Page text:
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A Wilson native is headed to the coast after recently being named the fire chief in Elizabeth City.
While Corey Mercer has spent the last 24 years rising through the ranks of the Rocky Mount Fire Department, his career in the fire service was spurred while playing football at Fike High School.
“Some of my football buddies and I all wanted to be firefighters because one of our teammates’ dads was a firefighter named Leroy Barnes,” Mercer recalled. “He’d give us rides home from practice, he’d come to our games and he was someone we really admired and respected.”
After graduation, though, Mercer headed into the U.S. Army where he worked in field artillery during Desert Storm. At age 21, he returned to eastern North Carolina and Barnes, a Wilson deputy fire chief, helped Mercer start a career in the fire service. In 1994, Mercer joined the Rocky Mount Fire Department and in 1999, the flood brought on by Hurricane Floyd devastated his work and home communities.
“It was very intense. It was devastating to see our city divided by the water,” Mercer recalled. “Those first couple of days were like being in a war zone trying to get people to safety and deal with the rising water.”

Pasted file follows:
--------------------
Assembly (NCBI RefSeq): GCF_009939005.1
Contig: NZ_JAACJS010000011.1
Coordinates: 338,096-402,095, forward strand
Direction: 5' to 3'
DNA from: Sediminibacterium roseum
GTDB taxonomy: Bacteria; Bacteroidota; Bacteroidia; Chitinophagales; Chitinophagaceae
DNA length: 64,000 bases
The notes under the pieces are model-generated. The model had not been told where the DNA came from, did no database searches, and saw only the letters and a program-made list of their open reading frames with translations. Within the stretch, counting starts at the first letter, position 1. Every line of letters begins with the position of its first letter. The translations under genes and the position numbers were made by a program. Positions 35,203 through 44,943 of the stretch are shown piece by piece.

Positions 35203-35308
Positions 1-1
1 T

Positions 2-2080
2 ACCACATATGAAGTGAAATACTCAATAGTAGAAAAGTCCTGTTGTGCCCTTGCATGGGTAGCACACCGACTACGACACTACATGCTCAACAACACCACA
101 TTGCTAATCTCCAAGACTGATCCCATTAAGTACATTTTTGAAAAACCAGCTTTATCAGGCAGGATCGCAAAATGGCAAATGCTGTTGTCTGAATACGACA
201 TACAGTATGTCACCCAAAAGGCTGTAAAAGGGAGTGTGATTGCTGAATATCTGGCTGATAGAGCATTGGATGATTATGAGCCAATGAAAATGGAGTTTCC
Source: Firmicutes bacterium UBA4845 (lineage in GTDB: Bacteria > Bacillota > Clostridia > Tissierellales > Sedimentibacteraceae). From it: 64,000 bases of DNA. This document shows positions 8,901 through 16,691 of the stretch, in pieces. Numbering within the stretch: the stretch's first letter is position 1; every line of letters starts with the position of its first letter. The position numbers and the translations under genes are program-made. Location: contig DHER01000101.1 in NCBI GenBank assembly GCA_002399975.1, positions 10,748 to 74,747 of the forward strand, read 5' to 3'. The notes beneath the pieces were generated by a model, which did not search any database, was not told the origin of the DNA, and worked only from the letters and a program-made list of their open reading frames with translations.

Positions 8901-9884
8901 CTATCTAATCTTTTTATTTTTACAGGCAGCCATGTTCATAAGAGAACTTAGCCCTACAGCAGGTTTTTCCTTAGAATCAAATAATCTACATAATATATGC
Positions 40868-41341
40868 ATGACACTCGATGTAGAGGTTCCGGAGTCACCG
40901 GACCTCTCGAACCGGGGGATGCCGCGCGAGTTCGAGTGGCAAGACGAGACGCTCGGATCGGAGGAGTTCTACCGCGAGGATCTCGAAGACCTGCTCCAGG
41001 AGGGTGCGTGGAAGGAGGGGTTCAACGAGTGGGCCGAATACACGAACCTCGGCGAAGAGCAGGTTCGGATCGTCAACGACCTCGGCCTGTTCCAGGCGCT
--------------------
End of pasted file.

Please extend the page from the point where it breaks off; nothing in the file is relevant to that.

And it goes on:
The experience opened his eyes to the fact that the fire service wasn’t just about responding to blazes, but about mitigating a variety of hazards with other emergency responders. As he rose through the ranks, Mercer expanded his training and took on more administration roles.
“What I learned the most was how to deal with different types of people and different personalities,” he said. “I learned how important it was to develop leaders and get people to work together as a team. Like everything else, there are people from all walks of life in this profession, but you have to figure out how to deal with everyone’s strengths and weaknesses and put it together to help the community.”
Through the years, his parents, James and Bettie Rose Mercer, watched him excel professionally and volunteer in the community.
“What I’m going to miss most is the community itself,” he said. “I coach football and wrestling, I teach school on my days off. I’m going to really miss that because it is an opportunity to impact those kids and mentor them the way Leroy Barnes encouraged me when I was coming up in school.”
Mercer’s final day in Rocky Mount is Sunday and on Tuesday, he’ll start his role as fire chief in Elizabeth City.